Deep – If you’re desire is to pull off ankle breaking moves then you may want to try a deep curve since it cups the puck for increased control. The deep curve will also help you hit the top shelf from close quarters. Since the curve is deep it makes it much harder for backhand shots, slap shots, one-timers and deflections. The deep curve is not a good beginner’s pattern.
Moderate – The moderate curve depth is the most popular. It will help with puck control, raising the puck on slap shots, backhand shots, one-timers and deflections. It may affect backhands some but not the extent of a deep curve.
Loft is the angle of the blade from bottom to top. There are generally three different angles; Closed, Slightly Open, and Open.
Closed – A closed face will give you more control of your shot and it will be easier to keep it low on longer shots. A closed face will also aid in stickhandling and backhand shots.
Slightly Open – This face angle aids in getting the puck in the air. It is the most widely used face angle of the three. It will help with slap shots, deflections and saucer passes.
Open – If you need some help getting some air under the puck, you may want to try a blade that has an open face. An open face sill also help chip the puck up quickly in scrambles in front of the net.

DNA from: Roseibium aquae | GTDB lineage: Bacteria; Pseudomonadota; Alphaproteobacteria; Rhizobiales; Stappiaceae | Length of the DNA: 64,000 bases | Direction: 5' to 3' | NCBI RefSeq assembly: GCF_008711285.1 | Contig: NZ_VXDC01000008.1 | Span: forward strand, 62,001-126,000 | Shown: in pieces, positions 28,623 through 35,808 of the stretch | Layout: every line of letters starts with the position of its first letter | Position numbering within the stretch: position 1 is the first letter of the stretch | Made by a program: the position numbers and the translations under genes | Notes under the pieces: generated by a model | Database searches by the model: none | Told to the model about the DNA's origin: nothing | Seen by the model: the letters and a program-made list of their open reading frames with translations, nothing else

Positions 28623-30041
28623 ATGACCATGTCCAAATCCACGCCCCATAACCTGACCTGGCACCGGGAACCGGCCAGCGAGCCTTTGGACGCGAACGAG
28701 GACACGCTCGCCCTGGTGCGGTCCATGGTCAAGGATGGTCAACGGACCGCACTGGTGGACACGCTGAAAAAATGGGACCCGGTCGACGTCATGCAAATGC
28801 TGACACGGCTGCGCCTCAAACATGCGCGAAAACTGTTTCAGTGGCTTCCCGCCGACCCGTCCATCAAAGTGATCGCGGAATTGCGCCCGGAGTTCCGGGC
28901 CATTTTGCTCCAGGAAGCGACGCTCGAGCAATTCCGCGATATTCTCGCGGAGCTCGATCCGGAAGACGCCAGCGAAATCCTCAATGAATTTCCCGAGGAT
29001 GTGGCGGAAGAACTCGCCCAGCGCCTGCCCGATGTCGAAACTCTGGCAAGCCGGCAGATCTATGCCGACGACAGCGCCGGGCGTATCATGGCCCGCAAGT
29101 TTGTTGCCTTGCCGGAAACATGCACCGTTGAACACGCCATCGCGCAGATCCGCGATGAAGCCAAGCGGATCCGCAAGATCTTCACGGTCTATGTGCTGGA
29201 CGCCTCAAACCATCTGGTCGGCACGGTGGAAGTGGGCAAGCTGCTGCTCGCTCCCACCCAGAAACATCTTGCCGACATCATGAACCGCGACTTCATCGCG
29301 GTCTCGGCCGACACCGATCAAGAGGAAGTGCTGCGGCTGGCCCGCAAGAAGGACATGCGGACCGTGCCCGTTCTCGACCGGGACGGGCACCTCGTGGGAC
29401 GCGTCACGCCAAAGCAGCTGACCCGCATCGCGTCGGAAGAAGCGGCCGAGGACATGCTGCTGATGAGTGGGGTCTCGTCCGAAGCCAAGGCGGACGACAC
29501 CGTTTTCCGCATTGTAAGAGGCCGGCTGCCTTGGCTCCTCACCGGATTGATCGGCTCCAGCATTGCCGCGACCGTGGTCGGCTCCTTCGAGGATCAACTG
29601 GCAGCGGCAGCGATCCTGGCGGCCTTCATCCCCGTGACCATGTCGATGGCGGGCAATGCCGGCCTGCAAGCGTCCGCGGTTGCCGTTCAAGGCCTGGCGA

The lie is the angle which the blade comes off the ice and up the stick. When your lie is incorrect your shooting will suffer. In order to maximize power you need the complete blade on the ice so you can achieve maximum energy transfer. You want to find the lie that suits your playing style. Lie angles are broken into three categories; High, Mid, and Low.
High Lie – A higher lie allows you to maneuver and keep the puck in tight and close to your body. This lie will put you in perfect position for to use your leverage for quick hard shots. Check your stick; if there is more wear on the toe then you need to go to a higher lie to get the heel down.
Mid Lie – Allows you to still keep the puck close yet still maintain control of passes and shots at a longer reach. A medium lie is versatile for all shots and will also allow you a full range control for stickhandling and passing.
Low Lie – A Lower lie gives you maximum control with longer sticks and lengthens your reach. Will open up more room for large passing lanes and is the optimum angle for slap shots. Check you stick; if there is more wear on the heel then you will need a lower lie to get the toe down.
The last factor to consider is what type of toe you want on your blade. The toe shape is the least important of all the aspects. The higher level you play than the more it will matter to your game. There are two basic toe shapes; Round and Square.
Round – A round toe will aid in pulling off some more advanced moves and allow for greater puck control.
Square – A square toe has a bigger surface area so it make it easier in receiving passes, taking one-timers and collecting the puck off the boards.
If you have any other questions about blades please contact HockeyX.com by phone (877-837-4427) or email (email@example.com). We love to sit around and talk hockey with our customers!
Editor’s Note: Special thanks to HockeyX.com for the above article.